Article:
# Golay Code

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When *Voyager* visited Saturn and Jupiter, data for the pictures used blocks of Golay code. Each 24-bit block of data could have up to three errors, and the computers here on Earth could fix these errors. The Golay code is thus an error-correcting code. It was originally published in 1949 with Marcel Golay's half-page paper, "Notes on Digital Coding". Today, this paper is considered one of the most remarkable papers ever published, with deep, deep connections to group theory, graph theory, number theory, combinatorics, game theory, multidimensional geometry, and even particle physics.

Contributed by: Ed Pegg Jr (March 2011)

Open content licensed under CC BY-NC-SA

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This Demonstration builds the Golay code in four different ways.

1. Greedy method. Start a list with the 24-bit 0 word (000…000). Add the first 24-bit word that has eight or more differences from all words in the list. Repeat, to get the 4096 code words. The code words are winning positions in the game of Mogul, played with 24 coins in a row. Each turn flips between one and seven coins such that the leftmost flipped coin goes from heads to tails. Last to move wins.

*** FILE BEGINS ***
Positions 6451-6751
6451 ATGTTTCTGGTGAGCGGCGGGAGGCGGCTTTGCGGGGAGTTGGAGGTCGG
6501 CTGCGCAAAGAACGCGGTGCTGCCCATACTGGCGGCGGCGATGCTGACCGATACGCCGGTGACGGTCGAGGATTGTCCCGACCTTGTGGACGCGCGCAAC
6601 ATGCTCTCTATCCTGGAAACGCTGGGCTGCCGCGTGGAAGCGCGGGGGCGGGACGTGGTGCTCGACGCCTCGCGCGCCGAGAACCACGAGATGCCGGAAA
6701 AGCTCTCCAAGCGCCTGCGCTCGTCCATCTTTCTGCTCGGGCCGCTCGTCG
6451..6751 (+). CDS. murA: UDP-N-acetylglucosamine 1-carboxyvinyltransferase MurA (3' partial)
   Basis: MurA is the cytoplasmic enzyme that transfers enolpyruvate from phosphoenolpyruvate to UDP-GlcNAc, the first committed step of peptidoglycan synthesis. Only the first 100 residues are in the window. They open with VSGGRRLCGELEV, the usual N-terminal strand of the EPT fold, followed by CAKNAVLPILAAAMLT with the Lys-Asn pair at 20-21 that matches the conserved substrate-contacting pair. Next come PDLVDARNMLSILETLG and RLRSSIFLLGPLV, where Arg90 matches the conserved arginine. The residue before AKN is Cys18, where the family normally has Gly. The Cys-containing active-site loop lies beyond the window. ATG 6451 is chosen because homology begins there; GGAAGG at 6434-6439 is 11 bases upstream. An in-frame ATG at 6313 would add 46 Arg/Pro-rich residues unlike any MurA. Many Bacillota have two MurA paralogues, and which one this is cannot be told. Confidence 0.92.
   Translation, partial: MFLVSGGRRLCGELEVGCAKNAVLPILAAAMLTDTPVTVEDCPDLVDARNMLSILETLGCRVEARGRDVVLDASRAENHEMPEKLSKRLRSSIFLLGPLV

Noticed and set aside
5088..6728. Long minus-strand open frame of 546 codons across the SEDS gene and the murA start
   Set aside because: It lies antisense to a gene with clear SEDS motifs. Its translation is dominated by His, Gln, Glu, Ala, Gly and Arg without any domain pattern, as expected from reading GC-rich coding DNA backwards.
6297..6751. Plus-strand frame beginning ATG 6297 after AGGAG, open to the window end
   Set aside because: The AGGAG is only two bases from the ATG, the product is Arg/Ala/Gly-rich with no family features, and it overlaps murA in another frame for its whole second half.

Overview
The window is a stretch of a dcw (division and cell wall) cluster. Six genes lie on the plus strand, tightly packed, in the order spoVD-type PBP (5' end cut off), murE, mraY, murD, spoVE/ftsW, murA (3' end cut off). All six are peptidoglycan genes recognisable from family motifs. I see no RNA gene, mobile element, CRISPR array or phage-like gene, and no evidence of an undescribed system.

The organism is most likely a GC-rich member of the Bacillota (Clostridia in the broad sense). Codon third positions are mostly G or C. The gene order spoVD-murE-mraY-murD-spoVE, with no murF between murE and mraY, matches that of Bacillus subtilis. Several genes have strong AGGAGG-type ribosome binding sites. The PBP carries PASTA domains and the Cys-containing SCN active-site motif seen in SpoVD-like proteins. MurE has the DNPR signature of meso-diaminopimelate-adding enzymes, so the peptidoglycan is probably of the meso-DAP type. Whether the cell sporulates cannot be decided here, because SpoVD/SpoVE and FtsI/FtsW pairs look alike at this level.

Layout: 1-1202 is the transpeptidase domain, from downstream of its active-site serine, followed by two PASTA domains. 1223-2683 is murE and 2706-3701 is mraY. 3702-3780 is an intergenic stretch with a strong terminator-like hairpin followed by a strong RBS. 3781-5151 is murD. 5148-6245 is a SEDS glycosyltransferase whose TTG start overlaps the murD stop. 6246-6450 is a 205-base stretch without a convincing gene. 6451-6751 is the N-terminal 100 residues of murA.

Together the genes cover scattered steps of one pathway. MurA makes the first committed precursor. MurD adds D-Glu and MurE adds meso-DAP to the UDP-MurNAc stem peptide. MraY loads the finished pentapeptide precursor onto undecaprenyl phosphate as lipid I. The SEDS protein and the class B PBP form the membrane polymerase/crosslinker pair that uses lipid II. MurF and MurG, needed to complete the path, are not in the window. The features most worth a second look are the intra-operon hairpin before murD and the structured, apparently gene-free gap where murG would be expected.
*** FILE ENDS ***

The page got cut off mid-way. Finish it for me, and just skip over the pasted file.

2. Icosahedron method. Start with the adjacency matrix of an icosahedron, and append the 12×12 matrix 1-*I*. These 12 vectors serve as a basis for the 4096 code words.

3. Nonresidue method. If an integer is squared modulus 23, the result will *not* be in , the quadratic nonresidues mod 23. In a 24-bit code word, change those places to 1. Obtain 11 more lists by adding 1 to 11 to , mod 23. Finally, change the bit of each to 1 and gain a basis for the 4096 code words.

4. Polynomial method. Modulus 2, one factor of is Consider the powers of *,* namely *. *There are 253 polynomials with seven terms. Choose 12 polynomial powers with differing initial terms, and append 1 to each polynomial's coefficient list to obtain a basis for the 4096 code words.

M. J. E. Golay, "Notes on Digital Coding," *Proc. IRE*, 37, 1949 p. 657.

J. H. Conway and N. J. A. Sloane, *Sphere Packings, Lattices, and Groups*, 3rd ed., New York: Springer, 1999.

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